On Friday evening, Bill and I went to see Beautiful Boy. Beautiful Boy is about the relationship between a father (David) and a son (Nic); the son begins experimenting with drugs in his early teens, and he becomes addicted to meth. Beautiful Boy is a mash up of the father’s exploration of addiction and writing of his experience as Nic’s father, and the son’s writing of his story while being David’s son.
My personal experience of the movie was emotional from both points; I am a recovering addict and I am a father. As I experienced the telling of the story I found myself identifying mostly with Nic; the truth of his love for his father was evident, and yet the love of the drugs continued to be bigger than a father’s love.
There were a couple of statements in the dialogue that were glaring to me; glaring to the addict in me who is still alive and well; he may not be an addict that is fed currently, but he is an addict that continues to attempt to become strengthened through any type of additive behavior; he waits all of the time. The two statements in the movie brought to me an awareness of the language of awakening that my internal addict listens for, and my addicts reaction to the language of normalcy.
During one of the moments when David and Nic are discussing treatment, David tells Nic, “You can get control of this, and be the person you were before”. My immediate reaction was, “oh my God, that’s the thing, I never want to be the person I was before drugs”, and then the father that I am asked “why, what was wrong with you before drugs?”
The thing is my family and friends remember me as a happy child with a sparkle in my eye. What I remember is always thinking I was separate from everyone and everything; I remember trying to figure out if everyone felt separate and different all of the fucking time, and I remember that I didn’t even know how to ask. How do you describe the feeling of separate and different?
For addicts, for this addict at least, there is no concept of normal. To this day I see what society, television, and relationships present as acceptable; I see the degrees of these presentations, and I either have to settle for or strive for any of those concepts. As a child I never felt that I was enough and I was constantly accused of always wanting more than I deserved. How could I tell the people who were around me that I was always on a razor’s edge of existence? Although I continue to learn to accept what is while striving for what can be, the razor has not dulled; I have simply become acquainted with recognizing it for what it is; life. I will honestly tell you, for this addict, this is the truth, and so is the fact that I think the answer sucks.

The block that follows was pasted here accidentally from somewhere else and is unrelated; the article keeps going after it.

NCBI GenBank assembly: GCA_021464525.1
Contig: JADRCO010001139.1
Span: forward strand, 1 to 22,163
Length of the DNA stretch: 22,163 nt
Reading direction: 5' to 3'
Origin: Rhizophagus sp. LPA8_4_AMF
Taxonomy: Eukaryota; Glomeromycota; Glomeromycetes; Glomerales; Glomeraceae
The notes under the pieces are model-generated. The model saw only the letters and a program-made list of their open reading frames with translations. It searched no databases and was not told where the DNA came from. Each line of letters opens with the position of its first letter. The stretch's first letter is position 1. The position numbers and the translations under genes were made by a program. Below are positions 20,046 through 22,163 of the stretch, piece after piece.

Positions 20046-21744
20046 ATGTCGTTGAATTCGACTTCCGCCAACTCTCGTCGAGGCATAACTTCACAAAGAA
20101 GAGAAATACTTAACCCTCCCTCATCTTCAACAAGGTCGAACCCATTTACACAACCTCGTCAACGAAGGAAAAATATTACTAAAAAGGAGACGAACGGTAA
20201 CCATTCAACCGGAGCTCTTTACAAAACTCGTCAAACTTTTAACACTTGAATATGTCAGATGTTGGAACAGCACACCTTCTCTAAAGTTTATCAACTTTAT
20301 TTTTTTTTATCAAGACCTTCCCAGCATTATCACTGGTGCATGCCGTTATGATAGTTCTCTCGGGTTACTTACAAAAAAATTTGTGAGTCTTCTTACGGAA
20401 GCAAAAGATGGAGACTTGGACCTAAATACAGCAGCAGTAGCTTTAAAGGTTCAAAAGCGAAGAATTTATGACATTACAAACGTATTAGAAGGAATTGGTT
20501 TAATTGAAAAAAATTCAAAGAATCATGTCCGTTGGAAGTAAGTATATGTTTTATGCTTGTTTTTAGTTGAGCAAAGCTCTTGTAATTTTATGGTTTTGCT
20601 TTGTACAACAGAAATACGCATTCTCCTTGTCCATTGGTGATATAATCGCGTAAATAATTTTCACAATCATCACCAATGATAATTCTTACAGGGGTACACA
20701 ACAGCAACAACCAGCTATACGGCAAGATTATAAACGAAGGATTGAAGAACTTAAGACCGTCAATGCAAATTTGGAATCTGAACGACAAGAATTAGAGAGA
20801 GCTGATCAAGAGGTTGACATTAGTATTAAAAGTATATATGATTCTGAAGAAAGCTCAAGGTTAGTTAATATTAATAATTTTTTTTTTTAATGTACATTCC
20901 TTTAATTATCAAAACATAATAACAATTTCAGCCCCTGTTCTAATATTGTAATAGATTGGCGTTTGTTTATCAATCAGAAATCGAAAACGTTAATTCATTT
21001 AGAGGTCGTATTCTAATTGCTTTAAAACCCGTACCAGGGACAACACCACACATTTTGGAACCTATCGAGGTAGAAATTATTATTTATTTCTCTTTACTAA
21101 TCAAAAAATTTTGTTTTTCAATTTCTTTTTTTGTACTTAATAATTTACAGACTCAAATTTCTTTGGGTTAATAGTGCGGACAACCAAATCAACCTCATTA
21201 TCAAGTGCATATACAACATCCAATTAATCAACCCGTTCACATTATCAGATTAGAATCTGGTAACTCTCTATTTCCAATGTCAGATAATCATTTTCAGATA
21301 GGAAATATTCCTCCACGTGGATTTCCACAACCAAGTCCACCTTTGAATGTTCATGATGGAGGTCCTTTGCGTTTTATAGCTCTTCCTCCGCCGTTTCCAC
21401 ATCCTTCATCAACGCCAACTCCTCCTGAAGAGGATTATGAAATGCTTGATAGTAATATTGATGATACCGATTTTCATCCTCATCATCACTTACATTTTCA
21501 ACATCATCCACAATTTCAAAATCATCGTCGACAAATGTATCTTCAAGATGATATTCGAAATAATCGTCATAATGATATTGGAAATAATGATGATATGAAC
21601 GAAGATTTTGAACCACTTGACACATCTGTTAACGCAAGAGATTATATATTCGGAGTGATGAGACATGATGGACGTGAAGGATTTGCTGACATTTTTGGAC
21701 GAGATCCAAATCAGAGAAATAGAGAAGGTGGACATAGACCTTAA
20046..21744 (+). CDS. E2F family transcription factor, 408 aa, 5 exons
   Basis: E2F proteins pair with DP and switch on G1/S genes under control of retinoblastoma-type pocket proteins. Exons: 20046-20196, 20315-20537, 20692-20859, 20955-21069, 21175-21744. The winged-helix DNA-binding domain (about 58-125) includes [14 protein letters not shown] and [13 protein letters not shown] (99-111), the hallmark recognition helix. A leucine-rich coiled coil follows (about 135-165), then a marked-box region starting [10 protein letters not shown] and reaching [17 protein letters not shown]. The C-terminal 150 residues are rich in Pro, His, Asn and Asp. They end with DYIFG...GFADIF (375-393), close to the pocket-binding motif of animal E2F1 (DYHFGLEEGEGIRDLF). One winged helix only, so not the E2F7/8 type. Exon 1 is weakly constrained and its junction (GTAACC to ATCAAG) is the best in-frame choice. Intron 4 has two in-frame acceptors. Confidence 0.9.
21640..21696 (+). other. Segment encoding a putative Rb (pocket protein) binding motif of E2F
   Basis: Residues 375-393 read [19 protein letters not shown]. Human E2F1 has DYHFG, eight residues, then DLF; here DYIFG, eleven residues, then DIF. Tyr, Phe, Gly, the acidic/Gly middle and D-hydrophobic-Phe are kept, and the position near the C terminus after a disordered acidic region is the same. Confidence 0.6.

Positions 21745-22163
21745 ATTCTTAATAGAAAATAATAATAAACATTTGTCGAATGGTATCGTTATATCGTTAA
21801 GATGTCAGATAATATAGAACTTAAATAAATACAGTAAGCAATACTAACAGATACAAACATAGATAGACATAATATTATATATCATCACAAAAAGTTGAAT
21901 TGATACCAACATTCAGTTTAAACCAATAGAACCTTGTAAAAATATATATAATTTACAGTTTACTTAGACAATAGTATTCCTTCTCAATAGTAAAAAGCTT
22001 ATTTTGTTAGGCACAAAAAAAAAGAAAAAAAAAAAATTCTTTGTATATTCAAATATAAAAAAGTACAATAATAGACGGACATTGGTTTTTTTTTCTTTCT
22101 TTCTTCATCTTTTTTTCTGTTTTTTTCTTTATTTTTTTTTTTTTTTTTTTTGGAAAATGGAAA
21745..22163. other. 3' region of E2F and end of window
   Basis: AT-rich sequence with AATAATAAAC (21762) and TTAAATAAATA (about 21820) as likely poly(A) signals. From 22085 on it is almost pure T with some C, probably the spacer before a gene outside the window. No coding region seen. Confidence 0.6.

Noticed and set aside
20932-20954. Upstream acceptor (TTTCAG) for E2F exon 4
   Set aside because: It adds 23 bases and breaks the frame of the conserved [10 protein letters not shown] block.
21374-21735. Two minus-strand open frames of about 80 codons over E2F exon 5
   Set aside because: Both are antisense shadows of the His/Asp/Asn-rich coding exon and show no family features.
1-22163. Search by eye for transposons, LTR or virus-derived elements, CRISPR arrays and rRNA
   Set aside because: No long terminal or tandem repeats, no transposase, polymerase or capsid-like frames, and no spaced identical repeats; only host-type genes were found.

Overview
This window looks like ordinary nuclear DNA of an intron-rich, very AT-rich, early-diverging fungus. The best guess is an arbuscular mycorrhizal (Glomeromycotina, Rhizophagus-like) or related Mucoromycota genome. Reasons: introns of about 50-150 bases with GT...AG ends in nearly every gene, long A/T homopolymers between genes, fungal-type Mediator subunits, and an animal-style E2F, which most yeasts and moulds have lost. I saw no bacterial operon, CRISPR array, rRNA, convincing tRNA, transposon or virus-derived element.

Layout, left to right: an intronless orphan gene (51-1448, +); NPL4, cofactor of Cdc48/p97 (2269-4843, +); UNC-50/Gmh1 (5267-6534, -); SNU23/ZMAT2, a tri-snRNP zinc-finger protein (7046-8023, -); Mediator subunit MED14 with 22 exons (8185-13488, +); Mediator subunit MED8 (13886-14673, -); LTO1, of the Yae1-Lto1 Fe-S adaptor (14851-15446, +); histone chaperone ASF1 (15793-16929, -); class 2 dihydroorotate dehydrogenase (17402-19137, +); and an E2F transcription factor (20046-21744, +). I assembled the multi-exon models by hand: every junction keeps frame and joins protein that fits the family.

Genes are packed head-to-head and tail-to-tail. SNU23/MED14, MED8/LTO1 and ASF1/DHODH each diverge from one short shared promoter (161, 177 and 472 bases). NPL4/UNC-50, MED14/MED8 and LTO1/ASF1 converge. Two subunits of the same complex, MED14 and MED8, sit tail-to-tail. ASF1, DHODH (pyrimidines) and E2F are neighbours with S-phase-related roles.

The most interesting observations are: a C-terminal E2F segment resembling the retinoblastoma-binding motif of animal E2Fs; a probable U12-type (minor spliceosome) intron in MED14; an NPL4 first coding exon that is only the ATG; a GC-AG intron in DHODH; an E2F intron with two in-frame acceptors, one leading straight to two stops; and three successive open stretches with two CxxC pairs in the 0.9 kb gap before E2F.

The second statement in Beautiful Boy that glared at me was in a scene where Nic was visiting his family; Nic had, at this time, put together a bit over 400 days clean and sober; he was playing on the beach with his little brother; they had not seen each other for a little over 1 year, and Nic asked his brother “is it weird seeing me again after so long?” His little brother said “I thought it would be, but it turns out you are just the same old Nic?” I knew that Nic would be triggered to relapse as soon as his brother said it. How did I know? I knew because the black hole that addiction fills does not like to be compared to who I have always been. You see, who I have always been is the guy on the razor’s edge of existence; please try to understand, I may not have wanted to physically die; however, I set out to kill the feeling of separate and different. It is imposable for those of you comfortable with normalcy to understand my aversion to anything normal.
I cannot state the level of my gratitude for the many years of sobriety that I have; however, the longer I am sober the more I recognize my truth; I never want to be the person that I was before drugs, and I never what to be the same old Ken. I may understand David, but I really understand Nic; love is stronger than addiction; however, for those who are suffering from addiction, disease, or depression, I beg of you to allow us to let go of who we always were; I promise you that no one who is suffering wants to go back to the days before while fighting to get to the days after.